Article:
CBT looks at the way you think and behave, and how that impacts on how you feel, and aims to help you live a healthier, happier life.
A branch of psychotherapy, CBT brings together two traditional disciplines: Cognitive Therapy, which aims to change people’s thoughts, beliefs, attitudes and expectations; and Behavioural Therapy, which focuses on an individual’s actions. It was developed through the second half of the 20th century.
CBT has been extensively researched and has a growing reputation as a highly effective treatment for a range of issues, including anxiety and depression.
CBT aims to tackle an individual’s negative thoughts, reframing them by considering an alternative behavioural approach to situations that generate those thoughts. Therapy sessions explore the links between specific thoughts in a situation, and the actions they create or reinforce; and how changing one will affect the other.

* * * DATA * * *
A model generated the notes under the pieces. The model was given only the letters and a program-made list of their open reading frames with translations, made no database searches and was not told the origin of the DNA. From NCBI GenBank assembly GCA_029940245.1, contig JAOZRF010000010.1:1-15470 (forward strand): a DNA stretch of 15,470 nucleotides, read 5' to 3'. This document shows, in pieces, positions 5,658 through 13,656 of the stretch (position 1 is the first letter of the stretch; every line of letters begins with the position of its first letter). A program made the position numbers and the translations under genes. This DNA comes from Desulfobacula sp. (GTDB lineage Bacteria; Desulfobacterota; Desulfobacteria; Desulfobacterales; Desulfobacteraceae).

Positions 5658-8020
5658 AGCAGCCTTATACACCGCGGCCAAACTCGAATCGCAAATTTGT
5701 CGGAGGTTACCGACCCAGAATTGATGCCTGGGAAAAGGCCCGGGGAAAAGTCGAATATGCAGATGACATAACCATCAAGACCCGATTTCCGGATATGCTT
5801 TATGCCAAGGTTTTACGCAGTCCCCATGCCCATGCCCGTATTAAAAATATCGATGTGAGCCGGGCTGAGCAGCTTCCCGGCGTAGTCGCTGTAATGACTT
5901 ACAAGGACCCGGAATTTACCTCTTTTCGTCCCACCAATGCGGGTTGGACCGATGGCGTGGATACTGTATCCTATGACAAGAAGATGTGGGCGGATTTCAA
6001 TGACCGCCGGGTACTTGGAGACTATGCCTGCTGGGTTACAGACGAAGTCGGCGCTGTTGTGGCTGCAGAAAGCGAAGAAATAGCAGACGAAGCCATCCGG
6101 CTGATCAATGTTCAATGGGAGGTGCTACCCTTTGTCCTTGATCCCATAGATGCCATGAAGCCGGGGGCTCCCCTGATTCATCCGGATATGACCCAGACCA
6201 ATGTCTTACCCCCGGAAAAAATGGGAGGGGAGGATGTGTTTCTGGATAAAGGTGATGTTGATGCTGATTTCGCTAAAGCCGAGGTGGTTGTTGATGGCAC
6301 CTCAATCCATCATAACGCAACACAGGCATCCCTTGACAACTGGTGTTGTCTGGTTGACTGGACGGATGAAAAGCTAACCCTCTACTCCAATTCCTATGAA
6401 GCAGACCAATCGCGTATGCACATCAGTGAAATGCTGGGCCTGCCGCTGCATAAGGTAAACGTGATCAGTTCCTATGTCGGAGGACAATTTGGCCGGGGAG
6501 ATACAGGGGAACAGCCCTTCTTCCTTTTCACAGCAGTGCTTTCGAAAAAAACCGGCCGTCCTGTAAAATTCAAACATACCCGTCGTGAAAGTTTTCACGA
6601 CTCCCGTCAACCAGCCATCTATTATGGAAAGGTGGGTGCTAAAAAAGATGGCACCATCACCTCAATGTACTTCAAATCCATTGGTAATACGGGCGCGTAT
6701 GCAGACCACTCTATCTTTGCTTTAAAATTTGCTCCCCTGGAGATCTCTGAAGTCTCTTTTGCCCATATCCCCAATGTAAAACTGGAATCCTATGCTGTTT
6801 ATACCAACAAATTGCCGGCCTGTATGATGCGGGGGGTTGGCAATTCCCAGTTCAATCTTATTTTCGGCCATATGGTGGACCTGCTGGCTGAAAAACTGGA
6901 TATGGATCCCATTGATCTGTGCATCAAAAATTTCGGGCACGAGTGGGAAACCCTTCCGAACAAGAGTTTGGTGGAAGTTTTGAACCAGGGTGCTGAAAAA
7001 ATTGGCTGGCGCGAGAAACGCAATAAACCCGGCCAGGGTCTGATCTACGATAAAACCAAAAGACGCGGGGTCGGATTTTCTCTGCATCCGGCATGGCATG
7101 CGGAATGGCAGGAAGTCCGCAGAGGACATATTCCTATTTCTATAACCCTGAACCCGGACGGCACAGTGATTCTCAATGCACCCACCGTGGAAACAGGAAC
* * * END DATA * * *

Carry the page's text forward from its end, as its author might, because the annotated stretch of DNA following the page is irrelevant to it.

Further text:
CBT is a proven method for achieving permanent change – as long as you follow the programme to the end. Unfortunately, while there can be a high drop-out rate where it is used alone, it is extremely effective, set as homework between sessions, to keep you on track.
Fortunately, while there can be a high drop-out rate where it is used alone, it is extremely effective, set as homework between sessions, to keep you on track.